At the TMCC Writers’ Conference in April, 2012, Jennifer Lauck brought up the point that writing helps us understand ourselves better. This has always been an outcome of my writing, even if it wasn’t always the goal. So I decided to post an essay that I wrote during Bill McCauley’s Tutoring Student Writers course at UNR. The idea was that we can’t teach others to write until we know ourselves and how we write. So here they are, my discoveries of my own personal writing process:
My apartment is cold the night before my big paper is due. I like it that way. When my apartment is too warm it feels like summer, when I should be out enjoying the weather rather than doing schoolwork. Schoolwork during the summer feels unnatural to me now. Of course, part of this desire for cold might be in its familiarity. For my first few years out of my parents’ house, heat was a luxury my roommates and I could not afford. Writing in the cold feels right. So I intentionally leave the air conditioning on, or the heat off. And I sit at my desk, fingers frozen on the keyboard.
Before I can get started, I counteract the cold. I put on my fuzzy bathrobe and slippers, both so soft that I feel like I’m wrapping myself up in a cloud. I make myself coffee, warming my hands against one of my favorite mugs – the blue one with a white flower which folds over the rim, or the one with a painting which could be a scene from one of my favorite books. The coffee has to be sweet, with plenty of caramel-flavored creamer. Finally, I can sit down and get to work.
The softness of my robe and slippers, the sweetness and warmth of my coffee, even the familiarity of a favorite mug could not bring me the same comfort if my apartment were not cold to begin with. But once I have everything I need to warm myself, I feel cozy enough to write.
Gathering the necessary materials also has the added bonus of procrastination. It is nearly impossible for me to do my assignments earlier than when they are due. Sometimes I will tell myself I need to get the paper done the week beforehand, so I can have the weekend to have fun. But false deadlines don’t fool me. It’s like setting my alarm clock half an hour earlier than I need to wake up. Rather than waking up early and being able to take my time getting ready, I hit snooze, enjoying the fact that I still have another thirty minutes before I really need to wake up. And so it’s not until the night before my paper is due that I sit down to write it, and even then I have my routine to put off writing even further.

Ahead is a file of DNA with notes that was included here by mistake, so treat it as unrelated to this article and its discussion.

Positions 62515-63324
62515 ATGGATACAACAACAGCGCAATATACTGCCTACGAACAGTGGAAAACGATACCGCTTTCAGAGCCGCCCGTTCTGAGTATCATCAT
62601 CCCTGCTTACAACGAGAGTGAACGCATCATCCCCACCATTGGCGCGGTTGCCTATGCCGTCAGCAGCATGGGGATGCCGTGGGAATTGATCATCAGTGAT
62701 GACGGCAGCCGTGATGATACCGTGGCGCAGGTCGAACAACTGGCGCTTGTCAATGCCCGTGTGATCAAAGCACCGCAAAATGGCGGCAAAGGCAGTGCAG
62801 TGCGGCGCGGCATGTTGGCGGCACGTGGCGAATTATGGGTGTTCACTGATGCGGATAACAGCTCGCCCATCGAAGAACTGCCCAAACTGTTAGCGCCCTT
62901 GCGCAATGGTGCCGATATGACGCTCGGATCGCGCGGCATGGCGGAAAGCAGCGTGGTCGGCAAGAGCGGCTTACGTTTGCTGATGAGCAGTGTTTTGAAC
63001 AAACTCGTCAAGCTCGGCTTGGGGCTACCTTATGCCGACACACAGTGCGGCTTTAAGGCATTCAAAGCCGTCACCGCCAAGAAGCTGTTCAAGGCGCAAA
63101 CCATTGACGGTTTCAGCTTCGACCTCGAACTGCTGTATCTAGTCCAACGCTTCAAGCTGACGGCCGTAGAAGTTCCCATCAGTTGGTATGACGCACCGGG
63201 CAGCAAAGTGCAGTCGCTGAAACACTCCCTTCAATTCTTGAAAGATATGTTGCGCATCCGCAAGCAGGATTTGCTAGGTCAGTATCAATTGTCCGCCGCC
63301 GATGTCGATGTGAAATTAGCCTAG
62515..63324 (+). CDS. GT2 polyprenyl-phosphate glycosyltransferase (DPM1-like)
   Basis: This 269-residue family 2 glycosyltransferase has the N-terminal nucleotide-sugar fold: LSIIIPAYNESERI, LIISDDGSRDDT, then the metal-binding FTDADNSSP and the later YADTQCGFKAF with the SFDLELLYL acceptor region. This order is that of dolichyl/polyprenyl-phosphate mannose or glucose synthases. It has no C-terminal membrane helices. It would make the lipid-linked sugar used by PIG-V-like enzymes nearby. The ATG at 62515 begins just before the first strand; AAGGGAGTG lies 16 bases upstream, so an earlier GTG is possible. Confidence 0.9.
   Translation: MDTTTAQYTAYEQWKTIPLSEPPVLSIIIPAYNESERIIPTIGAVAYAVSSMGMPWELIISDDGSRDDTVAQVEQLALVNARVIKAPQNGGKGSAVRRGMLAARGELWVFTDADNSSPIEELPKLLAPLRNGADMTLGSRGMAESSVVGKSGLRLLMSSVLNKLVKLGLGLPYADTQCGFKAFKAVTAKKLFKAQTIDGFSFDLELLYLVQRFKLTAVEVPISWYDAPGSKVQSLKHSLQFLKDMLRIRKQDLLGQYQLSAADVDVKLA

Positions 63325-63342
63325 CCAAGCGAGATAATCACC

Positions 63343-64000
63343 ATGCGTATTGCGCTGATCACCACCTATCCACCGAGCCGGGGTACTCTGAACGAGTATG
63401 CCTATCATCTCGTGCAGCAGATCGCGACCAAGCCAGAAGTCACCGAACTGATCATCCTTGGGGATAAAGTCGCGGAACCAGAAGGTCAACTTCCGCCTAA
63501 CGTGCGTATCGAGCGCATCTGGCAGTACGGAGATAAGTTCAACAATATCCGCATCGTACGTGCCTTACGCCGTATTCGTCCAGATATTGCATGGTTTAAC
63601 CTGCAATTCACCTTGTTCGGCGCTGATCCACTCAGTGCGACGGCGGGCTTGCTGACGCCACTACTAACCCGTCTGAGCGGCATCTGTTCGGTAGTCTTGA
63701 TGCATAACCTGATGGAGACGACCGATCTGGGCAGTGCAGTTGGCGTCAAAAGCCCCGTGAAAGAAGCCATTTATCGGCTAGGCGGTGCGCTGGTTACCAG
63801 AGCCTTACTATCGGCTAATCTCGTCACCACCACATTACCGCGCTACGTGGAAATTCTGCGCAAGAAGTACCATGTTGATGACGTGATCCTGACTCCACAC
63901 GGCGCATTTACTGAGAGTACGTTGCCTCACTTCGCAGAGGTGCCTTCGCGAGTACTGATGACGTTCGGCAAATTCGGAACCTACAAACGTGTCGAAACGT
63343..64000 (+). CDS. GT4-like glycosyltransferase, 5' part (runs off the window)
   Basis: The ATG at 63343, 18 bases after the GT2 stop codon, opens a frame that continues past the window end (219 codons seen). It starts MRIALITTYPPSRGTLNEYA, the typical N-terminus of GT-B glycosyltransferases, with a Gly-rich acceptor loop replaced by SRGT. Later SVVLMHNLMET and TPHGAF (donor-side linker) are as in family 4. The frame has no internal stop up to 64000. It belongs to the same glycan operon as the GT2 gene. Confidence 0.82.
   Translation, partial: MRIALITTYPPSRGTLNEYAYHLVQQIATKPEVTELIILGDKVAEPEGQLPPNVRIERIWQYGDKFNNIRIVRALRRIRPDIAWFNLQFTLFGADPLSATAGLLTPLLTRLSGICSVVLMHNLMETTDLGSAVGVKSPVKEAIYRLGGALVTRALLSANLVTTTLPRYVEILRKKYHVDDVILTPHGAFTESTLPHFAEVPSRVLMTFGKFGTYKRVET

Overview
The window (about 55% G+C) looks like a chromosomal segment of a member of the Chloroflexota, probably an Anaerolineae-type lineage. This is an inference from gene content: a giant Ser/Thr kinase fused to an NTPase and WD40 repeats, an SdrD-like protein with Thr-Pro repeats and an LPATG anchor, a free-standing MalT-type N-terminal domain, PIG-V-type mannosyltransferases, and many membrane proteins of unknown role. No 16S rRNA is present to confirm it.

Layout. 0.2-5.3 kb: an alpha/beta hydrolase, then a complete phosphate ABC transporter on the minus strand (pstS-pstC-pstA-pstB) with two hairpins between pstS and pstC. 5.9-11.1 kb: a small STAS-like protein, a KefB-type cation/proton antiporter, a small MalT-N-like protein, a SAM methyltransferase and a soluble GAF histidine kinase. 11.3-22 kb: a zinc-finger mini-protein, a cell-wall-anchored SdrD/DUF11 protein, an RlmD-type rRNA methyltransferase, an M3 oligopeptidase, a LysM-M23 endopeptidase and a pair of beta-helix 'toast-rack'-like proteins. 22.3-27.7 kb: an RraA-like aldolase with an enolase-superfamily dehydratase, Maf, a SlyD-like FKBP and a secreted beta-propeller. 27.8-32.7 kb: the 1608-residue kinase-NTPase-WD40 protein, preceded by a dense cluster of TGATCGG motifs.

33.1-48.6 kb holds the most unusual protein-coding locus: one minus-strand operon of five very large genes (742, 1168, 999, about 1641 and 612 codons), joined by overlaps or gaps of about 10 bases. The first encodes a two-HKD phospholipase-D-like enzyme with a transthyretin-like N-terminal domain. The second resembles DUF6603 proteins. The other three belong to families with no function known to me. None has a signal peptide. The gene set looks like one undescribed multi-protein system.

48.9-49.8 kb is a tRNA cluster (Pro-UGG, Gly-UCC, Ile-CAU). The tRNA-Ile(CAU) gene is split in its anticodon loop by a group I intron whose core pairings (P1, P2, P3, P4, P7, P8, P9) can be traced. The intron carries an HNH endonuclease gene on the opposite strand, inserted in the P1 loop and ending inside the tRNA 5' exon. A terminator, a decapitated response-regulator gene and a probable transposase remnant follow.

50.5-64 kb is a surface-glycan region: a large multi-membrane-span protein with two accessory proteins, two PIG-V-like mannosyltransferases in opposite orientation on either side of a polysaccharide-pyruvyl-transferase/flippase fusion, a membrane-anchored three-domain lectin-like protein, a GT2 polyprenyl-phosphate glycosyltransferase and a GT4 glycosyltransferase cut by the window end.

If this is a paper I have been looking forward to writing, I will already have plenty ideas for it. Usually, if I was able to choose the topic, I will start getting excited about the paper as soon as it is assigned. I begin researching early, and I may even jot down my ideas as they come to me. So when I sit down to do the bulk of the work, the ideas fall out through the keyboard and onto the screen, where I can organize them later. When I write short stories, or work on my novel, I tend to play entire scenes in my head before I ever sit down at a computer to get them out. It usually feels more like I am describing something I’ve seen, rather than creating it.
The beginning is usually the toughest part. I know what I want to say and the images I want to show, but I don’t know how to introduce them. This is why I procrastinate. All the ideas, images, and scenes are jumbling around in my head and I am impatient to get to them, but the act of getting to them feels overwhelming. Instead I continue doing the easy part – thinking it all up. And when I have no time left to come up with ideas, I freeze at my desk, staring at a blank Word document, get my robe, my slippers, make coffee, sit down again, stare at the screen some more.
Finally I decide that if I don’t start typing, I will be up all night with nothing to show for it. I start with the idea that seems to occur first in my thought process. Sometimes I’ll reorganize, deciding after I’ve written a few paragraphs that the first idea actually needed some introduction itself. But after the first two or three paragraphs are written, the thesis solidifies in my mind and I can go back and write the opening paragraph. When I wrote my novel, I was a hundred pages in before I knew how I wanted to start.
I’ve never managed to learn that sometimes I need to have everything written before I really know what I want to say. And it’s not until I know what I want to say that I can introduce it in an opening paragraph.